Welcome to the Transbay Blog. This is a blog about public transportation, transit-oriented development, and city planning in the San Francisco Bay Area.

Over the past several decades, the Bay Area has made some rather poor decisions with respect to dealing with growth patterns, favoring the construction of freeways and new exurbs that move ever farther from the urban core. The result is a metropolitan region whose citizens, in large part, rely on automobiles not only to carry them through their often horrifically long freeway commutes, but also just for day-to-day activities.

More recently, city planners have revised their thinking in order to implement smarter, more sustainable growth patterns: building housing closer to job and retail centers to minimize long commutes, and building denser housing on major transit corridors to encourage use of public transportation as much as possible. All this falls under the designation “transit-oriented development”, or TOD. Another critical component is to develop streetscapes that are pedestrian-friendly and encourage walking, since walking and public transit are flip sides of the same coin.

This blog will attempt to chronicle the efforts in the Bay Area to improve public transit service and to embrace more sustainable growth patterns. The reason for choosing the name “Transbay” is hopefully not so mysterious. The still-evolving plans concerning the Transbay Terminal in downtown San Francisco are shaping up to be the single most important transit project in the Bay Area. The current bus terminal at 1st and Mission Streets is aged and depressing, but in time, it will be transformed into the “Grand Central Station of the West”, an important hub combining BART, Caltrain, Muni, and various regional bus agencies — hopefully even California High Speed Rail — all in one place. Capping it all off will be a new mixed use highrise district that may form the new focal point to the downtown area, in addition to containing the Bay Area’s tallest skyscrapers. Since this district is centered on the Transbay Terminal, these plans represent the most ambitious example of transit-oriented development in the Bay Area. (Please note, however, that this blog is no way affiliated with the Transbay Joint Powers Authority or any other agency working on the Transbay Terminal project.)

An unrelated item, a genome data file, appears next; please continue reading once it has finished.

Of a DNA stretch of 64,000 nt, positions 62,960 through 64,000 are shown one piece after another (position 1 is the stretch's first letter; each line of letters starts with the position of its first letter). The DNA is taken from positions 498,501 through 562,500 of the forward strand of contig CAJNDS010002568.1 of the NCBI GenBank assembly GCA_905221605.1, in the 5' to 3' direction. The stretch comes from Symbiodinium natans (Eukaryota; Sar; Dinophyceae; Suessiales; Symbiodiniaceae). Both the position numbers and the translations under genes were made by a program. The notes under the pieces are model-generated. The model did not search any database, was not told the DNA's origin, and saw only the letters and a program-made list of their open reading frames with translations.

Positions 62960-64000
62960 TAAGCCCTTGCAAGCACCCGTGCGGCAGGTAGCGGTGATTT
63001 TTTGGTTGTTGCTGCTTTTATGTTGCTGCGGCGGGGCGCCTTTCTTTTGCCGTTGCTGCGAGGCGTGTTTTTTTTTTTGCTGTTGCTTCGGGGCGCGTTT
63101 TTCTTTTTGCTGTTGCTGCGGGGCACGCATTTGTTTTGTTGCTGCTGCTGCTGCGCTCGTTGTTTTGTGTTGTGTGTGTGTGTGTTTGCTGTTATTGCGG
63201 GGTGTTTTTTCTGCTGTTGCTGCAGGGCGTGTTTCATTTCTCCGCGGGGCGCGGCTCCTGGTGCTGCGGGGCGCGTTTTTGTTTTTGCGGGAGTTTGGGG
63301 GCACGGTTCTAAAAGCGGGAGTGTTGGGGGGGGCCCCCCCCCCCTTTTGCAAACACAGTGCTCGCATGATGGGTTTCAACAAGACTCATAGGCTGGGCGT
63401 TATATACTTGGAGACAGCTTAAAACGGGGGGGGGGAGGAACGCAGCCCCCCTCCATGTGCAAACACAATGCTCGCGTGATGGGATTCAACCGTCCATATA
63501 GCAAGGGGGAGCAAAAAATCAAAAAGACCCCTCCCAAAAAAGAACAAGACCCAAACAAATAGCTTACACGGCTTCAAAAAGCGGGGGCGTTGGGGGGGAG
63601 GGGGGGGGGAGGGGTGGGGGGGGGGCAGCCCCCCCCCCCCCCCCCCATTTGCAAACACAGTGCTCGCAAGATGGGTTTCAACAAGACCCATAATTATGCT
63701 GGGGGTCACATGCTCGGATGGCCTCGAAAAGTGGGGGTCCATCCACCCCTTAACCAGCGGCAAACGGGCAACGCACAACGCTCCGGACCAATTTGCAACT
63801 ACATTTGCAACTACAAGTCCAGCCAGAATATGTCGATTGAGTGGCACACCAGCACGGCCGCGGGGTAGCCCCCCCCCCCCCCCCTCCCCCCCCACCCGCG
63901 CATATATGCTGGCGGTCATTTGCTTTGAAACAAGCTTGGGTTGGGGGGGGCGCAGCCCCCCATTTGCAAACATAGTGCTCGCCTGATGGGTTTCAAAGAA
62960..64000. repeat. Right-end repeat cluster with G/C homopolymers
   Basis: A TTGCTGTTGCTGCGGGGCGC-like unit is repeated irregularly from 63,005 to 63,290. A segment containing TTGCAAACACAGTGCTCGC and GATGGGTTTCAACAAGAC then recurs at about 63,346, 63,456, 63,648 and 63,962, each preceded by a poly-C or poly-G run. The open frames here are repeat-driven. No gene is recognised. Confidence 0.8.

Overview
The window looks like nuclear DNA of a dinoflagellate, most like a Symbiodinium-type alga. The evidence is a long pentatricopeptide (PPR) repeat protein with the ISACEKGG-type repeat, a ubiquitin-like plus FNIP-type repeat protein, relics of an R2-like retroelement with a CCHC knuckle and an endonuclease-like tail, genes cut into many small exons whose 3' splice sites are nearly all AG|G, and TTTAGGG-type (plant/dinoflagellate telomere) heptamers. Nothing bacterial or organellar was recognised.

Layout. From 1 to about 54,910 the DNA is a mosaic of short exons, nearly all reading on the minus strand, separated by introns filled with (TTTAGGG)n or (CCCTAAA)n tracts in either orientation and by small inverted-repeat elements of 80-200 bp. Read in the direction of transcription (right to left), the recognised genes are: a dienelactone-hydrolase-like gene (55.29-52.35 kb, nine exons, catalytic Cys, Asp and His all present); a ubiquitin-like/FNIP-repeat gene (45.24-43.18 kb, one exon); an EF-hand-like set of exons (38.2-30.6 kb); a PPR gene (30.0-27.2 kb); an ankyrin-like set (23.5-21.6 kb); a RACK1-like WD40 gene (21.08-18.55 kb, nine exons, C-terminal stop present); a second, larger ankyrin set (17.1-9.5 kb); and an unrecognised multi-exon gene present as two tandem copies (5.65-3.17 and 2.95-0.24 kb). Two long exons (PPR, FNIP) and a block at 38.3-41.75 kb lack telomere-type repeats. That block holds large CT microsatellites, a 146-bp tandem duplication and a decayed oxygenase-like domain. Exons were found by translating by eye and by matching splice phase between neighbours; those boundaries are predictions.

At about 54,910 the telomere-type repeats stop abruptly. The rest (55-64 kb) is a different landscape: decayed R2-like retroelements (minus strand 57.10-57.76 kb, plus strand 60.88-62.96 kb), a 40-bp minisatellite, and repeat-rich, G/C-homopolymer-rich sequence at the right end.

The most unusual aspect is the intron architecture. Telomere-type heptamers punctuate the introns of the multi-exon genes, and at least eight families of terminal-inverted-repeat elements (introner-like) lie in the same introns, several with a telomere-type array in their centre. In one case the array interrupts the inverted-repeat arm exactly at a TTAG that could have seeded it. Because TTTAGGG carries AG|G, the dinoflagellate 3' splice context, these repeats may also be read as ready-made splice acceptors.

To be sure, Transbay is crucial for its unification of transit services and for its very substantial TOD component — but it is only one part of a much larger picture. The principles that are at play in Transbay should, ideally, be applied all over the Bay Area, if only in more miniature form.

In this blog, I hope to discuss any manner of news relating not only to the Transbay Terminal, but to Bay Area TOD in general. The Transbay Terminal is a big project, though, and it will probably get a good amount of air time. A successful public transit system is, of course, critical, so a large component of this blog will be devoted to discussion of transit service and infrastructure, both current and planned.

Oh, right — I should probably introduce myself, as well. My name is Eric, and I live in San Francisco. I’m not a city planner, but as a lifelong citizen of the Bay Area, I care deeply about how this corner of the world grows and evolves in the future, and have come to be very interested in issues pertaining to transit and development. I am completely car-free, but do not own a bike. So all of my trips are on foot or by transit, which means that improvement of both the transit experience and the pedestrian experience are topics I think about pretty frequently.

At the heart of the matter: this blog is an excuse for me to learn more about these issues and to present them in a way that’s hopefully useful and interesting, as well as to have discussions with other transit geeks. If you actually made it to the end of this introduction, thank you for your patience, and welcome to the Transbay Blog!


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